Those years of argument produced, in 1997, the Kyoto protocol. That pact required worldwide cuts in emissions of about 5%, compared with 1990 levels, by 2012, and each developed country was allotted a target on emissions reductions. But developing countries, including China, South Korea, Mexico and other rapidly emerging economies, were given no targets and allowed to increase their emissions at will.
Al Gore, then US vice-president, signed up to the protocol, but it was quickly apparent that it would never be ratified by the US Congress. Legally, the protocol could not come into force until countries representing 55% of global emissions had ratified it. With the US – then the world’s biggest emitter – on the outside, that was not going to happen.
So for most of the following decade, the Kyoto protocol remained in abeyance and global climate change negotiations ground to a near-halt. But in late 2004,Russia decided to pass the treaty – unexpectedly, and as part of a move to have its application for World Trade Organisation membership accepted by the European Union. That made up the weight needed, and the protocol finally came into force.
So we had a global agreement?
Not quite. The US, under George W Bush, remained firmly outside Kyoto, so although the UN negotiations carried on year after year, the US negotiators were often in different rooms from the rest of the world. It was clear a new approach was needed that could bring the US in, and encourage the major developing economies – especially China, now the world’s biggest emitter – to take on limits to their emissions.
What followed was, agreed at Bali in 2007 after much drama, an action plan that set the world on the course to a new agreement that would take over from Kyoto.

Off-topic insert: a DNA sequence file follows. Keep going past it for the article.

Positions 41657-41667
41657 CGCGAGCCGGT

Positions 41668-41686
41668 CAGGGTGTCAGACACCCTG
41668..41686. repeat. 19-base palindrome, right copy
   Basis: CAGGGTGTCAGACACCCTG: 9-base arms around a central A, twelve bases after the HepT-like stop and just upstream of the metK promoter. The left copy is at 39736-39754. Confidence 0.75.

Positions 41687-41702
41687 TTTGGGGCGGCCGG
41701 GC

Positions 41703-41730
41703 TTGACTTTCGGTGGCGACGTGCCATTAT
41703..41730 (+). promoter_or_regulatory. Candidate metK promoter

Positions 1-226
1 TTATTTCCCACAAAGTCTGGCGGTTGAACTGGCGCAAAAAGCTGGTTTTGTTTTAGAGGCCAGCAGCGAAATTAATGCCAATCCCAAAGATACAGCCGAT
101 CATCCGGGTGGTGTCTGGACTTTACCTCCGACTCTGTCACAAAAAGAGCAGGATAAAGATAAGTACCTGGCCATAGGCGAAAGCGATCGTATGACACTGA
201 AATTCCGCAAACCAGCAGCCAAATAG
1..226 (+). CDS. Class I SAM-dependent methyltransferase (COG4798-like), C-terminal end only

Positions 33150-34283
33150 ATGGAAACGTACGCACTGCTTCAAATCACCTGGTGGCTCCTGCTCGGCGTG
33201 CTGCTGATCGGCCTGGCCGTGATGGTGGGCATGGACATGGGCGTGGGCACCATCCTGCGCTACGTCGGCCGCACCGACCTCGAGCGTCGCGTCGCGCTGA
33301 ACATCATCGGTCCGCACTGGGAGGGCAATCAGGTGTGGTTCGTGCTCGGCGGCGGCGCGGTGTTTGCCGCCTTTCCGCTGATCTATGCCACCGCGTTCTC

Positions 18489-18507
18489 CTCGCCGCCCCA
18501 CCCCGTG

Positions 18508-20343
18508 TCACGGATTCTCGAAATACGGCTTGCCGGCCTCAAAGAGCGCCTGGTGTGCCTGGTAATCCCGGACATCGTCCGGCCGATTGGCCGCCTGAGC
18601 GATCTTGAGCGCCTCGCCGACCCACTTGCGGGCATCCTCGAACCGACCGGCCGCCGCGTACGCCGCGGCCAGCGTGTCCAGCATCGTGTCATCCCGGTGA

This is taking a long time. What happened next?
It did take a long time. But getting agreement from 196 countries was never going to be easy. The next act of this long-running drama fully demonstrated that: theCopenhagen conference of 2009.
What happened at Copenhagen?
Everything but the treaty. All of the world’s developed countries and the biggest developing countries agreed – for the first time – to limits on their greenhouse gas emissions. This was a landmark, as it meant the world’s biggest emitters were united towards a single goal.
The emissions reductions agreed on were still not enough to meet scientific advice, but they were a big advance on reducing emissions compared with “business as usual”.
But what didn’t happen turned out to be the point that NGOs and many in the press seized on. What didn’t happen was a fully articulated and legally binding treaty.
Is that important?
It depends on your viewpoint. The Kyoto protocol was a beautifully written, watertight, fully legally binding international treaty, a sub-treaty of the similarly binding UNFCCC. But it never met its objectives, because it wasn’t ratified by the US, and not by Russia until it was too late. And none of the countries that failed to meet their commitments under Kyoto have been sanctioned.